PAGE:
Like the kid who doesn’t write his reports until the night before they’re due, the Cubs never seem to get any deals done until they’re almost forced to do so (see the Rich Harden acquisition which was completed right after the Brewers got C.C. Sabathia; and also see the on-again/off-again deal for Brian Roberts which was “close” to being done so many times until it eventually fell apart with Roberts remaining with the Orioles); now there’s a story that the Padres, unimpressed with the Cubs prospects, have rekindled talks regarding Peavy possibly heading to the Cubs with the Orioles being the third team in the mix to get the Padres the young players they want—-MLB.com Story.
After the way the talks for Brian Roberts fizzled, I don’t know how much stock to put in this latest rumor which would send Garrett Olson to the Padres (they’d better be getting Cubs prospect Josh Vitters and/or Jeff Samardzija to counteract the deal the Braves offered for Peavy because Olson alone ain’t gonna cut it and would make the Padres look worse than they do now, if that’s even possible), but Cubs manager Lou Piniella doesn’t think the team needs Peavy now that they’ve re-signed Ryan Dempster.
Ordinarily, I wouldn’t suggest a team take a big roll of the dice on a guy with Peavy’s motion, but the Cubs are a veteran team whose farm system is weak and are all in for 2009; if Peavy is healthy for 2009 at least, then he gives the Cubs a great chance to win the World Series. If they think he’s the final piece to the puzzle, then they should make the move. Maybe they whole thing could be expanded to get the Cubs the lefty bat they need for right field from either the Orioles (Aubrey Huff) or Cubs (Brian Giles). Huff is a fine hitter that isn’t well-known and the change from Petco Park to Wrigley Field might wake up Giles’s power as it did for Jim Edmonds.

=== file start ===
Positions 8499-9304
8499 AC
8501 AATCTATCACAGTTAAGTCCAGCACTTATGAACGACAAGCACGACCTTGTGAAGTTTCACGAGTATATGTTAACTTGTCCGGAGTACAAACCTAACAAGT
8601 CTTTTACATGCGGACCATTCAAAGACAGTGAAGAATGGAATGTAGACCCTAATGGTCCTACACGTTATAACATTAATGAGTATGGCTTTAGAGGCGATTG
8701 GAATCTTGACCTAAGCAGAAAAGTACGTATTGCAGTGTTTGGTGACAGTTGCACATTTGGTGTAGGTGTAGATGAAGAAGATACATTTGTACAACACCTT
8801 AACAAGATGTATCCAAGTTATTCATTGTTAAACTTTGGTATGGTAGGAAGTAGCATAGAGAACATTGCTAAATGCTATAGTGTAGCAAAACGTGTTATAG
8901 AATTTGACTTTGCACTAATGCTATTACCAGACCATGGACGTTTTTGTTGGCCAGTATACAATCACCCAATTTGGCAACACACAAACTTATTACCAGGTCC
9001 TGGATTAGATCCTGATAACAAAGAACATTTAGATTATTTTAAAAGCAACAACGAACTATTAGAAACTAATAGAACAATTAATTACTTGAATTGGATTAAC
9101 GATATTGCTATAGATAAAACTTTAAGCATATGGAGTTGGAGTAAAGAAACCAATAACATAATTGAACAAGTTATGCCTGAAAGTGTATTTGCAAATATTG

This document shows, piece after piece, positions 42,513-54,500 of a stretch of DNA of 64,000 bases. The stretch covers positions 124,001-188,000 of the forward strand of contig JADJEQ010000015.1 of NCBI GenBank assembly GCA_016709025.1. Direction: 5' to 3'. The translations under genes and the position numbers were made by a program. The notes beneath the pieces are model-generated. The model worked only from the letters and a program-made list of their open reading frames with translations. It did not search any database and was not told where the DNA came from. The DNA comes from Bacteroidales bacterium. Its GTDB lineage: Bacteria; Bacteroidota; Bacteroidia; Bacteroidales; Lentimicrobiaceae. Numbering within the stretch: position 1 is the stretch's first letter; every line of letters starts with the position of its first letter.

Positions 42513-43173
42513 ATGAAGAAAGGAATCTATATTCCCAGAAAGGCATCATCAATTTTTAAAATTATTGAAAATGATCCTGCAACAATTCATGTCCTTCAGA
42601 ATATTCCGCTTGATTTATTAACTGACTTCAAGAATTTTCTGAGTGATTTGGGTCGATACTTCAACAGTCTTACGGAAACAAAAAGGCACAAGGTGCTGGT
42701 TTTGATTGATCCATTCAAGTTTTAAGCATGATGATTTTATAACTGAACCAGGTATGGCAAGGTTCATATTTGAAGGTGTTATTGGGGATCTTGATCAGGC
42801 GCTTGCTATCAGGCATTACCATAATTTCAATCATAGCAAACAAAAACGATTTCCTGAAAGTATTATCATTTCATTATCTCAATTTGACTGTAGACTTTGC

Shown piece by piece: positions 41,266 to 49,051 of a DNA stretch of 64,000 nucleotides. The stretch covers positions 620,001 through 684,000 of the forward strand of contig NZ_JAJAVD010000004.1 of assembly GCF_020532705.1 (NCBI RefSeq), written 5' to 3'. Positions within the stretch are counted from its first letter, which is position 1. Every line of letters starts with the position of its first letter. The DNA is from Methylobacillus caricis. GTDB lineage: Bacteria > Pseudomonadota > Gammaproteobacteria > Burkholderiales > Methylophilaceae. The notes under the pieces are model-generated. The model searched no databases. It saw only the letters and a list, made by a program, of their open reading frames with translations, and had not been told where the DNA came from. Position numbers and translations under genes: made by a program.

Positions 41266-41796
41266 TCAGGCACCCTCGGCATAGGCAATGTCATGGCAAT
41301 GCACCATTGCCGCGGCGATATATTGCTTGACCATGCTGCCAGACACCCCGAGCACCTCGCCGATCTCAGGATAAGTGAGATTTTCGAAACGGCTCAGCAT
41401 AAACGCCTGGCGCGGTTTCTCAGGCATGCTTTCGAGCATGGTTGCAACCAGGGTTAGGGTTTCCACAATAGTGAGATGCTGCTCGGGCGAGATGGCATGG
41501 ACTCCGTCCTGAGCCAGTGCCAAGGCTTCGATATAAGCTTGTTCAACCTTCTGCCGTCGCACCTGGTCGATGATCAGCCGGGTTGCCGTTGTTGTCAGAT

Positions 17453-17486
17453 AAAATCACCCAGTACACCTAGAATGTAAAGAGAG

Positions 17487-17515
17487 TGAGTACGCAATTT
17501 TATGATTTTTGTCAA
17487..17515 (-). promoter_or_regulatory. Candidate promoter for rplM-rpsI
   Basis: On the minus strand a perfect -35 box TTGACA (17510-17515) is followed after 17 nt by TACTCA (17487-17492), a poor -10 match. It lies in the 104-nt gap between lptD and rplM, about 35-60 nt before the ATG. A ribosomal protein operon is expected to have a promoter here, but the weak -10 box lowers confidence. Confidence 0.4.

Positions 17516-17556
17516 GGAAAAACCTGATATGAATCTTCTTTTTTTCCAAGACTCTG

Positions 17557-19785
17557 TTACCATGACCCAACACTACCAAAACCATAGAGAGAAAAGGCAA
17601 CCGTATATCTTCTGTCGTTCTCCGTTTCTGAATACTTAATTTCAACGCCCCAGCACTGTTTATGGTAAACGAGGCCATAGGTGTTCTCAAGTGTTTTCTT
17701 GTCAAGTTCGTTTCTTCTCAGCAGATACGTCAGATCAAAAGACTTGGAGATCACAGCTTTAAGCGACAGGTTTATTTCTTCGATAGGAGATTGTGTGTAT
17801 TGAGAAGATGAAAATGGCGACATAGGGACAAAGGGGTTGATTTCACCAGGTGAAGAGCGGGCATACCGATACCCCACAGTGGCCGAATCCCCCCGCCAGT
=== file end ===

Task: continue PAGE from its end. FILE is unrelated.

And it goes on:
I don’t believe that this deal is anywhere close to completion and with the way they’ve frighteningly botched their attempts to trade Peavy, the Padres might as well wait to see how the free agency situation shakes itself out before making a move. Whoever doesn’t get C.C. Sabathia, A.J. Burnett and Derek Lowe will be scrambling for pitching and might give up more for Peavy than they were willing to before.
- Zero-hour approaches for the Yankees with C.C. Sabathia:
It’s looking like the Yankees—-if they truly want to land Sabathia—-aren’t going to have a choice but to significantly increase their offer from $140 million to $150-160 million. It’s clear by now that Sabathia would prefer not to pitch on the East Coast or in New York; if the money is so much larger from the Yankees, he may not have a choice with the pressure from the union as much of a factor as is being implied. Unless the Yankees make that decision to sweeten the deal, Sabathia is going to go to the West Coast.
This situation is reminding me of the attempts to sign Greg Maddux in 1992. The Yankees’ offer was highest, but Maddux didn’t want to pitch in New York or in the American League and signed with the Braves, but Maddux has always marched to his own drum; will Sabathia make a similar decision and leave money on the table to pitch in a preferable location? It may come down to how much money it is and how determined he is to not wind up in New York.
- The Mets shouldn’t enjoy this “driver’s seat” status for too long:
All we keep hearing regarding the Mets pursuit of a closer is how they’re in the “driver’s seat” because there are many closers available and not enough teams to accommodate them all. Given the Mets history of thinking something was theirs and then seeing it slip from their grasp at the last second, they shouldn’t get so smug that they end up with nothing. If the cost of the deals that they’re pursuing are what they had resigned themselves to paying or trading to begin with, then getting greedy is a big mistake.